Kubernetes

How to Delete a Kubernetes Deployment [Quick K8 Tips]

Here are two ways to delete Kubernetes deployments.

Rakesh Jain
Rakesh Jain

Table of Contents

A Kubernetes Deployment runs multiple replicas of your application and automatically replaces any instances that fail or become unresponsive.

When you are practicing Kubernetes, you'll often need to delete Kubernetes deployments.

Deleting deployments is easy, thanks to the kubectl delete deployments command:

kubectl delete deployment deployment_name

I'll discuss it in a bit more detail with steps to get the deployment name. I'll also show you another way of deleting deployments in Kubernetes.

Use kubectl delete deployment command for deleting Kubernetes deployments

Though it usually gets tab completed, you would be better with the name of the Deployment you want to delete.

[email protected]:~# kubectl get deployments
NAME     READY   UP-TO-DATE   AVAILABLE   AGE
my-dep   2/2     2            2           4m22s

Once you have the Deployment name, simply use it like this:

kubectl delete deployments my-dep

It should show an output telling you that your deployment is deleted:

[email protected]:~/pod-create# kubectl delete deployments my-dep
deployment.apps "my-dep" deleted

You may verify it by checking the available deployments:

[email protected]:~/pod-create# kubectl get deployments
No resources found in default namespace.
You may also use deploy or deployments (with an s) instead of deployment in the kubectl delete deployment command. It's all the same.

Deleting Kubernetes Deployment from specific namespace

The kubectl delete deployments command deletes deployments which are present in "default" namespace unless you provide a different namespace.

What is namespace in Kubernetes?

Namespaces are intended for use in environments with many users spread across multiple teams, or projects. It is like a separate a virtual cluster within Kubernetes cluster.

For example, you can have separate namespaces to isolate your workloads for production, staging and development environments.

List all available namespaces and their deployments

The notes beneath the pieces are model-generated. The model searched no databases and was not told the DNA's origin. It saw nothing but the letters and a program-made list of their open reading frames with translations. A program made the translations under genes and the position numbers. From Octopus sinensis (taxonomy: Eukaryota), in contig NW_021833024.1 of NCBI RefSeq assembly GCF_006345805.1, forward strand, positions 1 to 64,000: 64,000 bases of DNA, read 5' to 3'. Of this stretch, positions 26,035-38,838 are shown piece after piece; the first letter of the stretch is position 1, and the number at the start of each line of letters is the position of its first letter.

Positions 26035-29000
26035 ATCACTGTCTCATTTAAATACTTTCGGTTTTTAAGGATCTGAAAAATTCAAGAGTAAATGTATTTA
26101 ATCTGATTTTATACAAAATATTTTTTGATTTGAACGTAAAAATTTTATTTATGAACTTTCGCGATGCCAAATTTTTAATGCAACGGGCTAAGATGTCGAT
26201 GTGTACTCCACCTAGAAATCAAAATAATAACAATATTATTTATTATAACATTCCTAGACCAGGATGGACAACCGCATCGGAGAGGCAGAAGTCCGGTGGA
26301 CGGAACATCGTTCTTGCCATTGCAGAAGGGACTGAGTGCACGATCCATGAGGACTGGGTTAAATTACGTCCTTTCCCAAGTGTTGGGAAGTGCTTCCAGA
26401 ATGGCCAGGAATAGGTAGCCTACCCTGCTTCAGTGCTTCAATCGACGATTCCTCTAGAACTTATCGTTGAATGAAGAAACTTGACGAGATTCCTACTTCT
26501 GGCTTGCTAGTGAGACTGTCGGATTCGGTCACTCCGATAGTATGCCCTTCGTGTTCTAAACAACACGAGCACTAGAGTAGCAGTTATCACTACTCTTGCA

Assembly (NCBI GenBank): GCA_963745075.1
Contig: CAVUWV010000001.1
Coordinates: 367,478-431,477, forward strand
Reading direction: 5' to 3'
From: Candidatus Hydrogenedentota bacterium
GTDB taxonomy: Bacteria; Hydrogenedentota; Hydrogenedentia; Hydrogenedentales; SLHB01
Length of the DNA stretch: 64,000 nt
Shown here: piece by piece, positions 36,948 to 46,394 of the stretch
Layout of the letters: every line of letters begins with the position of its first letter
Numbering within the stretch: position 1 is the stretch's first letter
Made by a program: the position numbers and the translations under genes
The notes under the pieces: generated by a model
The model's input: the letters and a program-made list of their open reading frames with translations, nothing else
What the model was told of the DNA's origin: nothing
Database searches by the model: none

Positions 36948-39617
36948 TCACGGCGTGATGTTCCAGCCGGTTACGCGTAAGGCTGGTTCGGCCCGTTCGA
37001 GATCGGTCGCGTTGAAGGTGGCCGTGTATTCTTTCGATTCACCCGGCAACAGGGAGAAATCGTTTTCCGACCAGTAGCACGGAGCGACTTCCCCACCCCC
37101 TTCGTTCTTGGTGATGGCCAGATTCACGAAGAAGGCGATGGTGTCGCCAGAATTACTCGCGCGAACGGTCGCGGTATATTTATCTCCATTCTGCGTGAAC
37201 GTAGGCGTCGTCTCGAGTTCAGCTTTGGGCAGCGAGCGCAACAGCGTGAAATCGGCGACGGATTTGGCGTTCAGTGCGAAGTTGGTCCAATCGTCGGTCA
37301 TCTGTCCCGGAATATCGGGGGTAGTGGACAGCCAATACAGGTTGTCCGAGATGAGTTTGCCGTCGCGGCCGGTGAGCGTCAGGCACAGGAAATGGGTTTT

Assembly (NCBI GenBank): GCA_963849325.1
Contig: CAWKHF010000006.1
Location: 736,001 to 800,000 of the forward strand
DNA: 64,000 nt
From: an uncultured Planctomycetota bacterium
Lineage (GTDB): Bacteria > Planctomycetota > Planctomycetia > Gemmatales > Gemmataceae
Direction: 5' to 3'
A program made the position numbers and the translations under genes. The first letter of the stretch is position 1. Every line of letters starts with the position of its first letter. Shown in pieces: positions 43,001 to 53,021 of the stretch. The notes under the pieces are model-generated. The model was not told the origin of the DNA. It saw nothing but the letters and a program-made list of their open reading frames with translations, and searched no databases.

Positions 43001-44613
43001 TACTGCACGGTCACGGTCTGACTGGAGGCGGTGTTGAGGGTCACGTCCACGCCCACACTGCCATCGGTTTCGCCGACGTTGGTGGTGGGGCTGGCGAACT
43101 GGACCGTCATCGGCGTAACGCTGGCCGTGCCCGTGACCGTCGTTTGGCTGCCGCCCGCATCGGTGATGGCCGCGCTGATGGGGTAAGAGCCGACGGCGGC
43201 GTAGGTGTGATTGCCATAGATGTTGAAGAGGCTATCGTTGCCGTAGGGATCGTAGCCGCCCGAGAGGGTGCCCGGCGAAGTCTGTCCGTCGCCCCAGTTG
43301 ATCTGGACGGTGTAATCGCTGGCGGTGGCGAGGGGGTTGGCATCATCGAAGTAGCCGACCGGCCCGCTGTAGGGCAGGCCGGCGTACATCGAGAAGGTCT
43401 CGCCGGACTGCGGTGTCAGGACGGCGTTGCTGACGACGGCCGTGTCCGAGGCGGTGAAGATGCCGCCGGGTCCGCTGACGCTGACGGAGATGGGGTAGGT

To see all the namespaces, use the following command:

[email protected]:~# kubectl get namespaces
NAME              STATUS   AGE
default           Active   46d
kube-node-lease   Active   46d
kube-public       Active   46d
kube-system       Active   46d
webapps           Active   22d

You may also list all the deployments from all the namespaces:

[email protected]:~# kubectl get deployments --all-namespaces
NAMESPACE     NAME                      READY   UP-TO-DATE   AVAILABLE   AGE
default       my-dep2                   2/2     2            2           3h29m
kube-system   calico-kube-controllers   1/1     1            1           46d
kube-system   coredns                   2/2     2            2           46d
webapps       webapps-dep               2/2     2            2           5h19m

When you have the namespace and the deployment name, you can specify it to the kubectl delete deployment command:

[email protected]:~# kubectl delete deployments --namespace=webapps webapps-dep
deployment.apps "webapps-dep" deleted

As you can see, webapps-dep has been deleted.

[email protected]:~# kubectl get deployments --all-namespaces
NAMESPACE     NAME                      READY   UP-TO-DATE   AVAILABLE   AGE
default       my-dep2                   2/2     2            2           3h29m
kube-system   calico-kube-controllers   1/1     1            1           46d
kube-system   coredns                   2/2     2            2           46d

Deleting multiple deployments

You can delete more than one Kubernetes deployments by providing their names like this:

[email protected]:~/pod-create# kubectl delete deployment my-dep my-dep-2 --namespace=default

Deleting Kubernetes deployments using its YAML configuration file

You may also use the YAML configuration file to delete the resource associated with it.

[email protected]:~/pod-create# kubectl delete -f deployment-definition.yml
deployment.apps "my-dep" deleted

Let me show it to you step by step.

Create a new deployment using deployment-definition.yml file:

[email protected]:~# cat pod-create/deployment-definition.yml
apiVersion: apps/v1
kind: Deployment
metadata:
  name: my-dep
  labels:
    app: webapp
  namespace: default

spec:
  template:
    metadata:
      name: my-dep-pods
      labels:
        app: webapp
        tier: front-end
    spec:
      containers:
        - name: httpd
          image: httpd
          imagePullPolicy: IfNotPresent
          ports:
          - containerPort: 80
  replicas: 2
  selector:
    matchLabels:
      tier: front-end

Create the deployment using the above YAML file:

[email protected]:~/pod-create# kubectl apply -f deployment-definition.yml
deployment.apps/my-dep created

You can see the Deployment now:

[email protected]:~# kubectl get deployments --all-namespaces
NAMESPACE     NAME                      READY   UP-TO-DATE   AVAILABLE   AGE
default       my-dep                    2/2     2            2           1m13s

Now, if you refer the same YAML file for deletion purpose, it will delete the resources (deployments here) associated with that file.

[email protected]:~/pod-create# kubectl delete -f deployment-definition.yml
deployment.apps "my-dep" deleted

You may verify it by listing all the deployments:

[email protected]:~/pod-create# kubectl get deployments
No resources found in default namespace.

Hope you like this quick Kubernetes tip. We'll be covering more Kubernetes tutorials. Do subscribe for more learning materials.

Rakesh Jain
DevOps Professional | RHCA | Jenkins | Git | Docker | Kubernetes | Ansible | Prometheus | Grafana | AWS Cloud


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